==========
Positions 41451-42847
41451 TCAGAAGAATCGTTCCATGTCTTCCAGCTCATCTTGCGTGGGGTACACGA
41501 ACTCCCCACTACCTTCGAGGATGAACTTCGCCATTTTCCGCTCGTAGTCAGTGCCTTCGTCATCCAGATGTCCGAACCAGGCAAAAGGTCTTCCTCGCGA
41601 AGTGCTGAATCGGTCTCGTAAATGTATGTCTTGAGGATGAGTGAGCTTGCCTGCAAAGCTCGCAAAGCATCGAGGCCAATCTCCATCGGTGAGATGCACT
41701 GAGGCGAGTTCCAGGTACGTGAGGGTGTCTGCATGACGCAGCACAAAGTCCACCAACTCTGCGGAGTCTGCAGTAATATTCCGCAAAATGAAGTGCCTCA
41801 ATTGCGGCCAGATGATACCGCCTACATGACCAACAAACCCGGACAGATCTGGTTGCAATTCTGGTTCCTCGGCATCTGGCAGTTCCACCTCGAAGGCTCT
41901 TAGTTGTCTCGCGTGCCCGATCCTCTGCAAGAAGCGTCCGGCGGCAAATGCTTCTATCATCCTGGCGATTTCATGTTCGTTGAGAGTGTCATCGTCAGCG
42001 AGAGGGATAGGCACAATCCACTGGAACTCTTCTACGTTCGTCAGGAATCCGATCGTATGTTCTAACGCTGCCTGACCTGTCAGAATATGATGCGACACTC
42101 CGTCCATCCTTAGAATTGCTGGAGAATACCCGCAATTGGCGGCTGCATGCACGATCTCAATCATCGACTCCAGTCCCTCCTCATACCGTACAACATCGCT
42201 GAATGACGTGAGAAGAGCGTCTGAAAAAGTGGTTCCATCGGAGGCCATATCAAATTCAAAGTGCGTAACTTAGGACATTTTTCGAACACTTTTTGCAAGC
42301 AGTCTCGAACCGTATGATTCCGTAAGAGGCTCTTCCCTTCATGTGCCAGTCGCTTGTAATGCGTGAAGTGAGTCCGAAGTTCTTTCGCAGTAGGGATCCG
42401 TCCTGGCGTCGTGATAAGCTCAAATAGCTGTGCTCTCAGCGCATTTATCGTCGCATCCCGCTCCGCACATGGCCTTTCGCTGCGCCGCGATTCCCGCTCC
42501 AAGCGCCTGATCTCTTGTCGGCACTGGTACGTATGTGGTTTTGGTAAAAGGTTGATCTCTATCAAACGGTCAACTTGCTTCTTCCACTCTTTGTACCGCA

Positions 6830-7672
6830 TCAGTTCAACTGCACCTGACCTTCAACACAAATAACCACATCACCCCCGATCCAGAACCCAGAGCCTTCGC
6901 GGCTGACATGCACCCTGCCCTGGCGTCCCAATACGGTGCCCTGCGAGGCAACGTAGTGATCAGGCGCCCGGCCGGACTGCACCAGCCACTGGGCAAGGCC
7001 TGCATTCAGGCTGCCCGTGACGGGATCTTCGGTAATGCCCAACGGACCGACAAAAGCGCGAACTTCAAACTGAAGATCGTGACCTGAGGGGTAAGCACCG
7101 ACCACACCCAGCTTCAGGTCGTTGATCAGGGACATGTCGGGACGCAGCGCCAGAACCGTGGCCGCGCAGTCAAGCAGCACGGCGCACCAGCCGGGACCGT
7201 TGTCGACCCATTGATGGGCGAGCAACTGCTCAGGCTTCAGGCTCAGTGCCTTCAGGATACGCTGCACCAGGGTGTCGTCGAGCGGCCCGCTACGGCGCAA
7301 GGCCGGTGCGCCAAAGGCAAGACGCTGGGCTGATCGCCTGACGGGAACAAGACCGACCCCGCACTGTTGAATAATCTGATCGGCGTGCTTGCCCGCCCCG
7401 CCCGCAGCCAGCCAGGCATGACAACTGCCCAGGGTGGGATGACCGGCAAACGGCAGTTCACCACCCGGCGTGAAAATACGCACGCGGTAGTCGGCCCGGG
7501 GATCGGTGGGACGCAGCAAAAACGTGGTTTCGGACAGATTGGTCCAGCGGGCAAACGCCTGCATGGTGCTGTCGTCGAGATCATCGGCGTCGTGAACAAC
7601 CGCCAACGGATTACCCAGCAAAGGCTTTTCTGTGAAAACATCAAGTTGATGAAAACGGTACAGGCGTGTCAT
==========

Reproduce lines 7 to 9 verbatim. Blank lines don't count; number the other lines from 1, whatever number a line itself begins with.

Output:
41901 TAGTTGTCTCGCGTGCCCGATCCTCTGCAAGAAGCGTCCGGCGGCAAATGCTTCTATCATCCTGGCGATTTCATGTTCGTTGAGAGTGTCATCGTCAGCG
42001 AGAGGGATAGGCACAATCCACTGGAACTCTTCTACGTTCGTCAGGAATCCGATCGTATGTTCTAACGCTGCCTGACCTGTCAGAATATGATGCGACACTC
42101 CGTCCATCCTTAGAATTGCTGGAGAATACCCGCAATTGGCGGCTGCATGCACGATCTCAATCATCGACTCCAGTCCCTCCTCATACCGTACAACATCGCT